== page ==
As part of its regulatory function, a reassessment of Btk safety conducted by the EPA confirmed earlier findings, including: “…the lack of any reports of significant human health hazards of the various Bacillus thuringiensis strains…” (EPA document #EPA 738-R-98-004).

Major studies were conducted in New Zealand when populated areas were repeatedly sprayed with Btk to eradicate another introduced pest, the white-spotted tussock moth (1998 Report to the Ministry of Forestry prepared by Jenner Consultants Ltd., Parnell Auckland, New Zealand, to address issues raised in 1995 by Diane Wharton, Society Targeting Overuse of Pesticides, North Vancouver). A key citation in a report on the New Zealand study stated: “…The data support the belief that they [Bt kurstaki products] can be safely used in environments in which human exposure is likely to occur.” However, if you are concerned about your exposure to Btk, remaining indoors during the spray application is a good, common-sense strategy.

Will Btk get rid of ALL my Lymantria dispar caterpillars?

It’s important to realize that a Btk spray will not kill every Lymantria dispar caterpillar on your property. When Btk is applied properly, however, it can help protect your trees from serious defoliation and reduce the annoyance caused by high numbers of Lymantria dispar caterpillars during an outbreak.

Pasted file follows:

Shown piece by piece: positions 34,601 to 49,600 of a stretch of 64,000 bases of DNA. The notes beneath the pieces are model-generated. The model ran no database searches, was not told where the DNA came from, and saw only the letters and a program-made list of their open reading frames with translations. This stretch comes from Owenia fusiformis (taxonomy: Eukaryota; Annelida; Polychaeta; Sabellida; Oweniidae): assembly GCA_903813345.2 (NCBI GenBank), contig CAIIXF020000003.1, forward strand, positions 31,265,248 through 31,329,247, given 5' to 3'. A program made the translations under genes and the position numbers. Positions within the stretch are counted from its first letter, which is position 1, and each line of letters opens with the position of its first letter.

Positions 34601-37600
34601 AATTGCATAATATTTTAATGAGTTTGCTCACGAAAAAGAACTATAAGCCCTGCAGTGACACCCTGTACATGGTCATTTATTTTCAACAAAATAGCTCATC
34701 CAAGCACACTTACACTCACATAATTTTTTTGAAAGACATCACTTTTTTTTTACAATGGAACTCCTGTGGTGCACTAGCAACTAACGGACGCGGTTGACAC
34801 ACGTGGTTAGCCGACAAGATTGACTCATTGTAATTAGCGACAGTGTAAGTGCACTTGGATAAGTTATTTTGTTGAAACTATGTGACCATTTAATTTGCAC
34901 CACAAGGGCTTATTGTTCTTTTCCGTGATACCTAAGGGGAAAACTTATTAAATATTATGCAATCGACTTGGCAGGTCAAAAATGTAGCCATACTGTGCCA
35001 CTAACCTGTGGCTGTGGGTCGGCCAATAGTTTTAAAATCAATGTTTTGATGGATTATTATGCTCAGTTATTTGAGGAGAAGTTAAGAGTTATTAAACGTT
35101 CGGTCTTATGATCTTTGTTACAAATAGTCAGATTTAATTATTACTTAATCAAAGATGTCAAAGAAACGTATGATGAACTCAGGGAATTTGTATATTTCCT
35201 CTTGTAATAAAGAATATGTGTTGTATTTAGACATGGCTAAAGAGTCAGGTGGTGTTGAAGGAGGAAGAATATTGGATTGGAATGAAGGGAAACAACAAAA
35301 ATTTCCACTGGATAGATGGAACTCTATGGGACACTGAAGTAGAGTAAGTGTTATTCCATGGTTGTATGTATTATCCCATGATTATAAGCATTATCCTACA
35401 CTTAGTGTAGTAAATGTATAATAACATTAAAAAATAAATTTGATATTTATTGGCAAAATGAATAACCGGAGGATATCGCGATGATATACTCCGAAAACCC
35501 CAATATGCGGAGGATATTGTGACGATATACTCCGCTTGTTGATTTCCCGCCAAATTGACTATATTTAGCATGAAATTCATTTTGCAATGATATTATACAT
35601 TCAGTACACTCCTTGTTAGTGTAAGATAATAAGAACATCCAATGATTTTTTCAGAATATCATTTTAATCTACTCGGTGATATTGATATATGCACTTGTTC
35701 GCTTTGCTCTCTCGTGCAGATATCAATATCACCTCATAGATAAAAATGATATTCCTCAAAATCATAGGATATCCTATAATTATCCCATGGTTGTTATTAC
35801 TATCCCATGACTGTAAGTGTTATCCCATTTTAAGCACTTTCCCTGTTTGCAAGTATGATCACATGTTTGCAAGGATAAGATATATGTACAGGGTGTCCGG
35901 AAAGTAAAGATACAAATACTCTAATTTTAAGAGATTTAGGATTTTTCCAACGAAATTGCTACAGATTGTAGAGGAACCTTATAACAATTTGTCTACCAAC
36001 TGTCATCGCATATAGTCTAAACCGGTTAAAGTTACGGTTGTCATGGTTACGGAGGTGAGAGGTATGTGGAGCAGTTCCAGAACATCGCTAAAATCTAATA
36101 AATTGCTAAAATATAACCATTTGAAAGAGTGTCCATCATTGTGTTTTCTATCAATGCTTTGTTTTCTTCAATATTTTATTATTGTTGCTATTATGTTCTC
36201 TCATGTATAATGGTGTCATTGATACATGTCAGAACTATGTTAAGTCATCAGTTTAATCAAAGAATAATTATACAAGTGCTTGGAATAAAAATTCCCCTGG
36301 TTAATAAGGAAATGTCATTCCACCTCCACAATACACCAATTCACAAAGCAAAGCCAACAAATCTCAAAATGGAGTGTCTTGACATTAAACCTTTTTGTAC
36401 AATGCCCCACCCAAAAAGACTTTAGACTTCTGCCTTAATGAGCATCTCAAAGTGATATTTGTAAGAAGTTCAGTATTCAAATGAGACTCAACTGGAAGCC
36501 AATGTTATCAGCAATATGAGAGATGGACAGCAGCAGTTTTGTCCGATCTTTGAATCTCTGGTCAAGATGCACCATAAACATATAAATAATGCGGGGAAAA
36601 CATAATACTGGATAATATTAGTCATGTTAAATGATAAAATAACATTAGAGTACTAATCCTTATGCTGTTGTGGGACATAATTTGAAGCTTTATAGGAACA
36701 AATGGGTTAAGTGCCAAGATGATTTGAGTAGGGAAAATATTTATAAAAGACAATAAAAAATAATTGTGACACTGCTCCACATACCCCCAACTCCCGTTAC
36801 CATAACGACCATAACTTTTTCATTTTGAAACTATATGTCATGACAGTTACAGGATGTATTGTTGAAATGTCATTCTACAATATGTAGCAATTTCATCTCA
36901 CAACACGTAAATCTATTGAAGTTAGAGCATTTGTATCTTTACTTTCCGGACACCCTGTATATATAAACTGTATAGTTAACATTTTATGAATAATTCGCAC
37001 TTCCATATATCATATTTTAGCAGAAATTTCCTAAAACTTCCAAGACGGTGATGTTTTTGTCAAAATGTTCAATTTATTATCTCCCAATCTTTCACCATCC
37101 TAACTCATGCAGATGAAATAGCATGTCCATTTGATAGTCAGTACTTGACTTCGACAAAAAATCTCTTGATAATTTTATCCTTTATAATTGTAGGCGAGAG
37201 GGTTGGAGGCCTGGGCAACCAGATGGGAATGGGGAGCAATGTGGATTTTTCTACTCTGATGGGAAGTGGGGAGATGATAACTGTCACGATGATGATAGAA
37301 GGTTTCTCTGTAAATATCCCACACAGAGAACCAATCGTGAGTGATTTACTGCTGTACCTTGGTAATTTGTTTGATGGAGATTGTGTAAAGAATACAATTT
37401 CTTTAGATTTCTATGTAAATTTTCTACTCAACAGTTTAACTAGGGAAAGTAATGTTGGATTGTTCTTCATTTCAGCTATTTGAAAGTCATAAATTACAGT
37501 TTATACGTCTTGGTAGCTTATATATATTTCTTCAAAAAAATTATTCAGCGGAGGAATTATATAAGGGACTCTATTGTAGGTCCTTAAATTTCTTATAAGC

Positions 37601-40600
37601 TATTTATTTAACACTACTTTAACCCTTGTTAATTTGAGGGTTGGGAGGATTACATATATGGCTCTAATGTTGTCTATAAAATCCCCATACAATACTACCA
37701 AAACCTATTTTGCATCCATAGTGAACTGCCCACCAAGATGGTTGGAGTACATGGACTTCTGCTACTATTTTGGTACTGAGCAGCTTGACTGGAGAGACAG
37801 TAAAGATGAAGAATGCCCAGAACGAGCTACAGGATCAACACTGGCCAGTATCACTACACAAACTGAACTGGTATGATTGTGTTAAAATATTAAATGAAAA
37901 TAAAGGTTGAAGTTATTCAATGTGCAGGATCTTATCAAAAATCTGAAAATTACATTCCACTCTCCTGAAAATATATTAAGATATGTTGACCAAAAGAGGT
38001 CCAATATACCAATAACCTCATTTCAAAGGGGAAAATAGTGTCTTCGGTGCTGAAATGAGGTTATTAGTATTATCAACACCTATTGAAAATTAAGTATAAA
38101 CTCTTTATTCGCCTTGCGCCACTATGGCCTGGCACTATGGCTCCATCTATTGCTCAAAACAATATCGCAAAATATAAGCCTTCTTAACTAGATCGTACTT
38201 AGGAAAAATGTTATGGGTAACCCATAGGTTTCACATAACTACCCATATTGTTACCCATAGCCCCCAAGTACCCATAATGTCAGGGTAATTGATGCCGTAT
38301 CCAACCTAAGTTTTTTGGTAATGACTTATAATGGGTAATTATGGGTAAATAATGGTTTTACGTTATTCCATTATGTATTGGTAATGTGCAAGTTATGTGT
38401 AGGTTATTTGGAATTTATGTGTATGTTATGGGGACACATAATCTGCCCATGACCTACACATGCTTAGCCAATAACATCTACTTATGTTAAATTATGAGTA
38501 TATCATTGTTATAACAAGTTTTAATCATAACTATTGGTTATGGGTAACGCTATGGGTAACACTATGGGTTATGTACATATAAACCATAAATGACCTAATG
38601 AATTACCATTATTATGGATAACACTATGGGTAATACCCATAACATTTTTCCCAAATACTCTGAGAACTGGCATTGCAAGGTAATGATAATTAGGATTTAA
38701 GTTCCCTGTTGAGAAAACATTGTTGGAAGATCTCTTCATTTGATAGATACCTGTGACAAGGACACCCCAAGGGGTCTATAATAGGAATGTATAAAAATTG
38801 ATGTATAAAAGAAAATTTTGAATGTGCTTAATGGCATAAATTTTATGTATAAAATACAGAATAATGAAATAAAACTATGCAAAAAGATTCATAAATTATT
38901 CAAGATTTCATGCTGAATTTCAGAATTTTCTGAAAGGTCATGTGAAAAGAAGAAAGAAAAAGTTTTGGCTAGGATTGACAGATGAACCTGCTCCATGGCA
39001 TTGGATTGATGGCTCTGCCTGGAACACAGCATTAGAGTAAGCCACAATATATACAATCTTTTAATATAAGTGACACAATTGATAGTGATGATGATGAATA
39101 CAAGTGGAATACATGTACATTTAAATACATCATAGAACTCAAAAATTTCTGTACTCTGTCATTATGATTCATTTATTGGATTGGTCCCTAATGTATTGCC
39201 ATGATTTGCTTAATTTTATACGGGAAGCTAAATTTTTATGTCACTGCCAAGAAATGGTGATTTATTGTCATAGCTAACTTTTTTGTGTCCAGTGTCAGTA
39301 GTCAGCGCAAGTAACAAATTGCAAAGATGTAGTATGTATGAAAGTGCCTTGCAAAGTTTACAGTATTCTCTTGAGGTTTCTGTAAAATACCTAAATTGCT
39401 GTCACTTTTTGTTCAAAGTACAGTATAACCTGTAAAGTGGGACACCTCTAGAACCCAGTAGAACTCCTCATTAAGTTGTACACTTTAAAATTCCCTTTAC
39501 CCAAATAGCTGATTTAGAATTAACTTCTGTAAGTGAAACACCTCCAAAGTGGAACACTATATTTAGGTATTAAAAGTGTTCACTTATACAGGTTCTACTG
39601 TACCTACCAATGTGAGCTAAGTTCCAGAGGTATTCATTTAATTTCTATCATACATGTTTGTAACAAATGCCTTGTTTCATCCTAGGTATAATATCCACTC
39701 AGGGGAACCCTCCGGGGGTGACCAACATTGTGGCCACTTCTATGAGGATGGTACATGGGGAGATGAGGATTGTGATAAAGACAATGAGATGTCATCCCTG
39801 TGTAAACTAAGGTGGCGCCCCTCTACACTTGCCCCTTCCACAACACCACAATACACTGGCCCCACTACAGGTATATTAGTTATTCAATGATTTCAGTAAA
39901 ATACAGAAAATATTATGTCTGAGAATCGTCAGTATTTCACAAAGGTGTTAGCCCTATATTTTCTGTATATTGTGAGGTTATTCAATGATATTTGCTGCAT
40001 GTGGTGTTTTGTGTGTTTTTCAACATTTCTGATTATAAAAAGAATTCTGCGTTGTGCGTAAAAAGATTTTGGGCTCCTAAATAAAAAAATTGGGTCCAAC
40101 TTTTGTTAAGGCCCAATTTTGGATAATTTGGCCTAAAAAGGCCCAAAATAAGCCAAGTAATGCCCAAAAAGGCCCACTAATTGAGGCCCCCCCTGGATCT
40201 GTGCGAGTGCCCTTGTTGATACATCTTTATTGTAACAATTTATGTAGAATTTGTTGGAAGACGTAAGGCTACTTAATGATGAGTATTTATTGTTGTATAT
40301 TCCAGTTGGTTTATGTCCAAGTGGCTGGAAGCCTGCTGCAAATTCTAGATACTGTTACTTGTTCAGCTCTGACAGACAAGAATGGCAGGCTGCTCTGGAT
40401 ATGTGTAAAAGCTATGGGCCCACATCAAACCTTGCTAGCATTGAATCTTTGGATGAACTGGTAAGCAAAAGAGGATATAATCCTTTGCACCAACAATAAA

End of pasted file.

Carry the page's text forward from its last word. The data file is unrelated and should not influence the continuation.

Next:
Is it possible to buy Btk to spray caterpillars in my own garden?

Yes, several commercially available Btk products can be used to control caterpillars on shade trees, fruit trees or plants in the garden. Both liquid formulations and wettable powders are available from local garden stores. Be sure to follow the directions on the label.

Where can I get more information on Bt?

More detailed information on the use of Btk to control Lymantria dispar caterpillars during an outbreak is available from:

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This publication was produced in part with support by the Crop Protection and Pest Management Program 2017-70006-27175 from the USDA National Institute of Food and Agriculture. Any opinions, findings, conclusions or recommendations expressed in this publication are those of the author(s) and do not necessarily reflect the view of the U.S. Department of Agriculture.